Novartis and Amgen have submitted datasets to the ASH Research Collaborative (ASH RC) Data Hub designed to accelerate scientific discovery by collecting clinical data on rare blood diseases.

According to the American Society of Haematology, the pharmaceutical companies are the first to provide industry datasets.

As part of a data-sharing initiative, the ASH RC has collaborated with Novartis and Amgen to include de-identified patient data from three separate studies of around 500 patients living with Sickle Cell Disease (SCD) and nearly 1,000 patients identified with multiple myeloma.

The data-sharing platform now includes patient data of SCD and multiple myeloma.

American Society of Hematology and ASH RC president Dr Roy Silverstein said: “The data represent a key milestone for the ASH RC to harness the power of big data to aggregate and share data from people around the world all in one place.

“The ASH RC Data Hub will bridge the gap between academia and industry to accelerate the drug development pipeline and improve the treatment landscape for patients and families living with devastating blood diseases.”

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By GlobalData

Novartis provided de-identified data for 498 people to the ASH RC from its three-year, prospective, non-interventional, multicenter registry in SCD (FISCO).

De-identified data for 743 people was submitted by Amgen from its Phase III trial (ENDEAVOR) with carfilzomib and dexamethasone versus bortezomib and dexamethasone for relapsed multiple myeloma patients.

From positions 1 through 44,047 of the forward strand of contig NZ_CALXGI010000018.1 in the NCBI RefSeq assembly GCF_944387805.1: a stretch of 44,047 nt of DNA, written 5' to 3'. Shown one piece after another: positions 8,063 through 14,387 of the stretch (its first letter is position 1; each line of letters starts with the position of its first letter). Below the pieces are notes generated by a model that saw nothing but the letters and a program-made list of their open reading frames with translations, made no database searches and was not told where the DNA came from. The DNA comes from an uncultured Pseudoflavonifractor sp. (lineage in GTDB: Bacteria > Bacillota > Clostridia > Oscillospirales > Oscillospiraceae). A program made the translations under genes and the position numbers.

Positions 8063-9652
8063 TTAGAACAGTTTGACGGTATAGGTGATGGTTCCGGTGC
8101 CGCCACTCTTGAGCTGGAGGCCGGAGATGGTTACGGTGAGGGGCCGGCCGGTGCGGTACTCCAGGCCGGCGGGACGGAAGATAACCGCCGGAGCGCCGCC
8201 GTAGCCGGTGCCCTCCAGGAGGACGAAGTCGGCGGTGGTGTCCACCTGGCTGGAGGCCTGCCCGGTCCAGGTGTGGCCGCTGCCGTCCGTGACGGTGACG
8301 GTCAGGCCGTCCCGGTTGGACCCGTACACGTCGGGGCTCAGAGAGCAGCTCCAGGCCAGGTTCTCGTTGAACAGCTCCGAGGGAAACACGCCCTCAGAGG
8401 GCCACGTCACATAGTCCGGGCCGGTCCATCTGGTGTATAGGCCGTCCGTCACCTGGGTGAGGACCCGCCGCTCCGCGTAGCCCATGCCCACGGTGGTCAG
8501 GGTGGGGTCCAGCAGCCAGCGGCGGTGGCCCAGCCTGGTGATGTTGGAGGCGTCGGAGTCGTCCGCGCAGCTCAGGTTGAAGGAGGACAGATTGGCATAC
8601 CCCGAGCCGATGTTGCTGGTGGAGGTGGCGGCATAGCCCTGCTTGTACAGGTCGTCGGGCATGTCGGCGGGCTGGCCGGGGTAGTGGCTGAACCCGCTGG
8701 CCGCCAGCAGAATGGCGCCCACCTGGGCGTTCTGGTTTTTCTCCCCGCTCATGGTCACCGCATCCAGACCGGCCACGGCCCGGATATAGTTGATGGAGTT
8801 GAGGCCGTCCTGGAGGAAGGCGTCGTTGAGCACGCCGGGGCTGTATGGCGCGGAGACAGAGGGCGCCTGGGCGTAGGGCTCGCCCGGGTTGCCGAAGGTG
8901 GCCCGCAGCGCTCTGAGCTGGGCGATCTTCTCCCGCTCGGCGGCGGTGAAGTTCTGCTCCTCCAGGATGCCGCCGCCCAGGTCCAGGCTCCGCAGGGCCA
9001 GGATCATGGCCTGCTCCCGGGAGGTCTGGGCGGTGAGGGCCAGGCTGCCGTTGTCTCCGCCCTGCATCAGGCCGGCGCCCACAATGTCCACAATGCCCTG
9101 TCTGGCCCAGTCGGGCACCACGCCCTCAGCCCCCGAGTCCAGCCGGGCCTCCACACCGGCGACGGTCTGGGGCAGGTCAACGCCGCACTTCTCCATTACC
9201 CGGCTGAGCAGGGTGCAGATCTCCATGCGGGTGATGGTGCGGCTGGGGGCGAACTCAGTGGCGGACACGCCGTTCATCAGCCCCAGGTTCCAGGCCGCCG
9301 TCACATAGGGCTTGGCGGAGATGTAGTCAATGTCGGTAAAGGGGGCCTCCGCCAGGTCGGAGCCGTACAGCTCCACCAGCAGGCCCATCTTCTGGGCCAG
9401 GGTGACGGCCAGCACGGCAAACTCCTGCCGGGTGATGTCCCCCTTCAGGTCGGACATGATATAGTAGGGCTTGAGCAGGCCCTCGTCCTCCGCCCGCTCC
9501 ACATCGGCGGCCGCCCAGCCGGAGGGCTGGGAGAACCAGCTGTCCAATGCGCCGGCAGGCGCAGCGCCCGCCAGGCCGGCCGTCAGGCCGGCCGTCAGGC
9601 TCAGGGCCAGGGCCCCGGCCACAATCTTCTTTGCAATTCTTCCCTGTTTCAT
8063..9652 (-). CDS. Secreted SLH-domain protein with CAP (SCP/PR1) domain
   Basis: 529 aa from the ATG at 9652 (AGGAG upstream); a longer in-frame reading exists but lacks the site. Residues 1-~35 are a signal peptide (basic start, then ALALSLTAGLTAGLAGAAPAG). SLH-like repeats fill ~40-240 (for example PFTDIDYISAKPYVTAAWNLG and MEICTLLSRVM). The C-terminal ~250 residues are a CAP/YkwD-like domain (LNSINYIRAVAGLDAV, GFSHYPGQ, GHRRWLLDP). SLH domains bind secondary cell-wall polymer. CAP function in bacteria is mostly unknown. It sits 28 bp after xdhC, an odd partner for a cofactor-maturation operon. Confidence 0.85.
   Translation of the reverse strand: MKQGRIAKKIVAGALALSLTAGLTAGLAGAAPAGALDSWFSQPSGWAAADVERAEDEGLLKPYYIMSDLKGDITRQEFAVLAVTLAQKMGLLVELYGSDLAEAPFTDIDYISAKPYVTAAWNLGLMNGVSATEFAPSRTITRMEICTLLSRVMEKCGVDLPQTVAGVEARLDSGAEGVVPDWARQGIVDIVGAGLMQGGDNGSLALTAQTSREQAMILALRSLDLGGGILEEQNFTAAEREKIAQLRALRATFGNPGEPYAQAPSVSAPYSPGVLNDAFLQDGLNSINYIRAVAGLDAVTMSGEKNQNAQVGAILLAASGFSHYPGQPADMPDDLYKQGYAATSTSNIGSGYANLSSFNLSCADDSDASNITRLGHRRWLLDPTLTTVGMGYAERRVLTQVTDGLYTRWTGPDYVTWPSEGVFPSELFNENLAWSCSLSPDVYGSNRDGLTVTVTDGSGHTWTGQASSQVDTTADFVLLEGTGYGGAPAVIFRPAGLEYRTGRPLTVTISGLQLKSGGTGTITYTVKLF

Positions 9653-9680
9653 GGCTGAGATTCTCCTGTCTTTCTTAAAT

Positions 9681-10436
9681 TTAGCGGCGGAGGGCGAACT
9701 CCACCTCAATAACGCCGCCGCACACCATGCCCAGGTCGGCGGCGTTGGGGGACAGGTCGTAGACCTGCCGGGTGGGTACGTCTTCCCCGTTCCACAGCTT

The company also provided de-identified data for 634 people from its Phase III study (ASPIRE), which compares carfilzomib, lenalidomide, and dexamethasone (CRd) versus lenalidomide and dexamethasone (Rd).

Amgen global medical senior vice-president and chief medical officer Darryl Sleep said: “Through partnerships like these we are working together to improve the lives of patients by collectively sharing critical information in multiple myeloma research.”

The ASH RC Data Hub is engaged in collecting patient data from multiple sources and making it available for query by institutions and investigators, especially in multiple myeloma and SCD.

Since its launch, the hub has captured data from around 3,000 patients with SCD and 2,000 patients with myeloma.

It also launched an ‘SCD Clinical Trials Network’, which uses the hub as the central data repository for trial sites.